Rightmove yesterday sent out a reminder to agents about the new ‘anti-juggling’ 14-week rule which was introduced in December.
The reminder emphasised that a property cannot be relaunched as a new instruction within that time-frame, which has been dramatically increased from two weeks.
It said: “If you have a property for sale that you take off Rightmove and put it back on within 14 weeks, it will display as usual but will keep the original listing date and will not go out in property alerts.
“If it has been longer than 14 weeks since the property was last listed, it will relaunch, the listing date will be updated and it will be sent out in property alerts.”
The change only affects sales properties, not rental listings.
Meanwhile, a new and independently developed anti-portal juggling system has been named ‘Ros’ after the editor of Property Industry Eye.
The system, consisting of new software and a £6,000 computer, is in the final stages of beta testing of the detection system launched by Robert May, and devised with help from a small number of agents determined to stamp out the practice.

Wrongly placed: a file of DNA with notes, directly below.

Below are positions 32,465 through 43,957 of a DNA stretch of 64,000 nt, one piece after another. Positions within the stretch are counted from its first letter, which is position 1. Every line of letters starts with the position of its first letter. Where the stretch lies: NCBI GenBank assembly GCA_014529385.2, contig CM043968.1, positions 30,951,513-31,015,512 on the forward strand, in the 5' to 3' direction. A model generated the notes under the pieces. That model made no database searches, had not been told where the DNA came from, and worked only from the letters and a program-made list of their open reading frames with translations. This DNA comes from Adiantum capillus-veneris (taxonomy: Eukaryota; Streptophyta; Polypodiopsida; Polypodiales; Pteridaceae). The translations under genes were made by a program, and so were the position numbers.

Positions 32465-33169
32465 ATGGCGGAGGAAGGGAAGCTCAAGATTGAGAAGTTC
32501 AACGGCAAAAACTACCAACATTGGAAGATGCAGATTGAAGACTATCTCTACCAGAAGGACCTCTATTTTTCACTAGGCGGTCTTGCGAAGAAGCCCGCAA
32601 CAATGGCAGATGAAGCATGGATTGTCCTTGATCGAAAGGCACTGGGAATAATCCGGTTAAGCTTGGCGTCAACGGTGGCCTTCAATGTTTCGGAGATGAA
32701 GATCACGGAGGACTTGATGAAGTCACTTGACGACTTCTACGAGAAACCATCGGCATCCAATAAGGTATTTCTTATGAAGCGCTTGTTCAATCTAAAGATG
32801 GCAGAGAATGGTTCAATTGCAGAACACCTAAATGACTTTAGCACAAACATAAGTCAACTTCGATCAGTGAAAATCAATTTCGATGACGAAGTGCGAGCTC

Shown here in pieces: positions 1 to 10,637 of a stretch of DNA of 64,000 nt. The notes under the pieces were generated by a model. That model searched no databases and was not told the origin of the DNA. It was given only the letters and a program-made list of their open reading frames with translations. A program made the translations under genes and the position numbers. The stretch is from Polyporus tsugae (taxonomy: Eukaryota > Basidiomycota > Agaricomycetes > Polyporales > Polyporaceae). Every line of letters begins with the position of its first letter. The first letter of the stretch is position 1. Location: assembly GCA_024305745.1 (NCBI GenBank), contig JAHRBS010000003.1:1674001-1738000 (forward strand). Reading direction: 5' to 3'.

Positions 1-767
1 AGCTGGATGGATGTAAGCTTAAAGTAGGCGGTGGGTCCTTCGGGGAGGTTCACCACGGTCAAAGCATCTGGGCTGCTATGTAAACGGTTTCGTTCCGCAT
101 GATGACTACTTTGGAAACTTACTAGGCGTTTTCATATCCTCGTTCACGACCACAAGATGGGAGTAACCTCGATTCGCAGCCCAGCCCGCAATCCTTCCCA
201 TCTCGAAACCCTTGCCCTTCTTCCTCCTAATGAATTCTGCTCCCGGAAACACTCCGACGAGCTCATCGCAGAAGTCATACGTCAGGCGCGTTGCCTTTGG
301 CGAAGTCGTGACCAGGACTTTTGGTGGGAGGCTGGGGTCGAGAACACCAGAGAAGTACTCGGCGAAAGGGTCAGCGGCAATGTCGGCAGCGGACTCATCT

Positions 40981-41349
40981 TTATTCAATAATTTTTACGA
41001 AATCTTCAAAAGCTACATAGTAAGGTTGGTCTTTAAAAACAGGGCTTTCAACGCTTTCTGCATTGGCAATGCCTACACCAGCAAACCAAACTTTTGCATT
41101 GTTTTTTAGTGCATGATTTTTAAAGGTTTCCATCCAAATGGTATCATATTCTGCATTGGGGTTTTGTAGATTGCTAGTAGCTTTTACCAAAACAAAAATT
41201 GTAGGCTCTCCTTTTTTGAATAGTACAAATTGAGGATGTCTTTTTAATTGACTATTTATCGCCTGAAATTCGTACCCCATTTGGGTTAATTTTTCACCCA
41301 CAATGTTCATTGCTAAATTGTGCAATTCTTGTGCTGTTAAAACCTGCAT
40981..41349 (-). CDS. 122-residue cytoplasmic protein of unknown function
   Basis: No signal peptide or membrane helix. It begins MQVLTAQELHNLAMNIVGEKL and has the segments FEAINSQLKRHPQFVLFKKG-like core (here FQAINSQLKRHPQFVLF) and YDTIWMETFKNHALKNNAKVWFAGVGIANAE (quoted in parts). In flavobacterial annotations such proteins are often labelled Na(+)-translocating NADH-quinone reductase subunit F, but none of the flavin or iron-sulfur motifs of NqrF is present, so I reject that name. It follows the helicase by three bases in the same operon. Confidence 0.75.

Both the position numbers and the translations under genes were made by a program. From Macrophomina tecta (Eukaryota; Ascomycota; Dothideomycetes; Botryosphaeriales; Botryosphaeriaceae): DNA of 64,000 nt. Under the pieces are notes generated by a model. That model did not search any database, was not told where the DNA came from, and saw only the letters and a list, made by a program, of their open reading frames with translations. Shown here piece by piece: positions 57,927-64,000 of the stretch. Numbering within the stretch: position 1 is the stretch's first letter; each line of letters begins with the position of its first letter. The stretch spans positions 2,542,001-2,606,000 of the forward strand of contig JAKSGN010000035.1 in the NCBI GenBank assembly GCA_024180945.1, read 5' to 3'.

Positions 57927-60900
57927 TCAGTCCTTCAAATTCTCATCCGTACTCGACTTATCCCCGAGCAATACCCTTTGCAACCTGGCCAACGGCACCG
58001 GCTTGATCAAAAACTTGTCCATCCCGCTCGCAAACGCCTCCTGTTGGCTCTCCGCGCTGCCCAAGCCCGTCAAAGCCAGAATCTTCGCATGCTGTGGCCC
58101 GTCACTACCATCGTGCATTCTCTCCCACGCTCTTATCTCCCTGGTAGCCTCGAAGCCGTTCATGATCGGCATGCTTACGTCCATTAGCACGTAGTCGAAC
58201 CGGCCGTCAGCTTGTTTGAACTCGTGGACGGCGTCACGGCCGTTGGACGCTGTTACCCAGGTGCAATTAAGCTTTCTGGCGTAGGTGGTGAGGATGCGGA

The system scans property portals, and can do so quickly. At the moment, the data relates only to Rightmove listings, although the backers are working on Zoopla and OnThe market.
The system does not scrape properties, but claims to be able to identify which properties have been ‘juggled’ in some way and who the agents are. It can also identify actual property listings in any given time period.
In the preview of the system shown to EYE, it was very clear who the main culprits appear to be.
There is a truly astonishing amount of further information which is currently only accessible to a small handful of individuals, who do not include journalists. We understand it will be made available to the regulator, NTSEAT, and to redress schemes, as well as to commercial firms.
While the system has been built to combat portal juggling, it actually looks to breaks down information in a number of ways, including at the smallest local level, which could give a one-office high street business information about rivals.